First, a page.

Forum for Science, Industry and Business

Sponsored by:     3M 
Search our Site:

 

Mammography reduces mortality from breast cancer in ages 40–49 years

30.09.2010
Mammography examinations of women aged 40–49 reduce breast cancer mortality by 29%, a statistically significant reduction. This is shown in the Umeå-directed national SCRY Study in Sweden, which is the largest study of its kind ever performed anywhere in the world.

X-ray examination of all women’s breasts with the aim of discovering breast cancer, so-called mammography screening, saves the lives of many women each year in that tumors are found early and can therefore be treated early.

However, a lower age limit for mammography screening is necessary, as younger women run a lower risk of developing breast cancer, which means that more women would have to undergo mammography in order to save the corresponding number of lives. What’s more, mammography works less well in younger women.

The SCRY Study (mammography SCReening of Young women) compares breast cancer mortality between a study group consisting of those counties/municipalities that have invited the age group and a control group consisting of areas that have only invited women aged 50 and older. Only deaths caused by breast cancer in the ages of 40–49 were counted. The average follow-up period was 16 years for both the study group and the control group. The study is the largest ever undertaken for the 40–49 age group in the world. Data from the cancer registry and the cause of death registry have been used. Further, individual data from screening centers throughout Sweden have been gathered, making it possible to study the effect both on women who were offered mammography and on women who actually participated.

The study covers the entire country. It comprises 803 breast cancer deaths over 7.3 million person years in the study group (which underwent mammography) and 1,238 breast cancer deaths over 8.8 million person years in the control group. The mean number of women aged 40–49 years in Sweden during the study period was 600,000. The study shows that breast cancer mortality was 26% lower for those who were invited to mammography screening compared with those who were not. Those who actually participated in mammography screening had a 29% lower breast cancer mortality rate than those who were not invited to screening. The findings are statistically significant.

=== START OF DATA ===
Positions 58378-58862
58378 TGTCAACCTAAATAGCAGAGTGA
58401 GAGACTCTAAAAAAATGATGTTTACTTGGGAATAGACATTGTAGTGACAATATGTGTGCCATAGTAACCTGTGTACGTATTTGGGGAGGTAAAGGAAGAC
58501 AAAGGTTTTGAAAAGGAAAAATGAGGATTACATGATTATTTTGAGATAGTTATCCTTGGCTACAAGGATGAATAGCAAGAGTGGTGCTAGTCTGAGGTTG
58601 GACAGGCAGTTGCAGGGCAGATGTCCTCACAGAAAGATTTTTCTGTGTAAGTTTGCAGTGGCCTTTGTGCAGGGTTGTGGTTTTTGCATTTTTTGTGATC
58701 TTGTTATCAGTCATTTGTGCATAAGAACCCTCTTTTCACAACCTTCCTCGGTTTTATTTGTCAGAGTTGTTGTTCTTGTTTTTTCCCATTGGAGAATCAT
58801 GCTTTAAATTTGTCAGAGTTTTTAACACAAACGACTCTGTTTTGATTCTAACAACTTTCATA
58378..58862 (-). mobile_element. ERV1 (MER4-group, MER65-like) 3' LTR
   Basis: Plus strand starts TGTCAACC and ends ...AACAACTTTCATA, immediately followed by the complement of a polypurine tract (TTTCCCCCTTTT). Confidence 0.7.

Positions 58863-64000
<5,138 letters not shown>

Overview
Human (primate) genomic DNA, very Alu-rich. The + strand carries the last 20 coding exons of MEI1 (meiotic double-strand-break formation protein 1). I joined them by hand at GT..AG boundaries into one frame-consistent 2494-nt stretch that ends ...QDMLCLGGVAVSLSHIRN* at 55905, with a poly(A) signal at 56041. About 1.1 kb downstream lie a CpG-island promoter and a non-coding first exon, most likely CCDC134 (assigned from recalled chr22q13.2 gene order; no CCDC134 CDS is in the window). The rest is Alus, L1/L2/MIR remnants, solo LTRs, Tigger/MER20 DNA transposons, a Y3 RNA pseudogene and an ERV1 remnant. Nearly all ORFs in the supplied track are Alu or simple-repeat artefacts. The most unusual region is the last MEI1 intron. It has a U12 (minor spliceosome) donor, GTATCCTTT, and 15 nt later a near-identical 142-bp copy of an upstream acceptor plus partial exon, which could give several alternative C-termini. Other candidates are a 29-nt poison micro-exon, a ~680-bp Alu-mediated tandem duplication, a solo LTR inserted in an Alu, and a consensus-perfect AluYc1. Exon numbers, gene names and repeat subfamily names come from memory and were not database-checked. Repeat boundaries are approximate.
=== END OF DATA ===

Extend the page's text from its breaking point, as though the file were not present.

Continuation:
A comparison between the group that underwent mammography and the control group that was undertaken for a period before screening started uncovered no statistically significant difference in breast cancer mortality. Breast cancer care in Sweden has moreover been further standardized since that time, not least as a result of care programs and national guidelines. This indicates that the difference in breast cancer mortality is a result of access to mammography screening among 40–49-year-olds.

There is a consensus today that mammography screening for the 50–69-year age group reduces breast cancer mortality. Calling in women aged 40–49 years for mammography screening, on the other hand, has been controversial and much debated since the 1980s, when mammography screening began. Few studies have been able to show any significant effect on mortality in the age group. At the same time, few studies have been designed to study the age group in particular. The Swedish National Board of Health and Welfare recommends screening for the entire age interval of 40–74 years, whereas EU guidelines do not include 40–49-year-olds in their recommendations. In the U.S., the U.S. Preventive Services Task Force (USPSTF) recently changed its recommendations not to include the 40–49 age group.

Originally the Swedish National Board of Health and Welfare recommended that women aged 40–69 years should be called in for screening. Soon after, these recommendations were changed to focus on women between the ages of 50 and 74. As a result, for a long period roughly half of Swedish counties and municipalities have called in 40–49-year-olds for screening, while about half have chosen to call in only women aged 50 and over.

For more information, please contact Barbro Hellquist, doctoral candidate at the Department of Radiation Sciences, Oncology, Umeå University. She can be reached at: Telephone: +46 (0)90-785 48 49 E-mail barbro.hellquist@oc.umu.se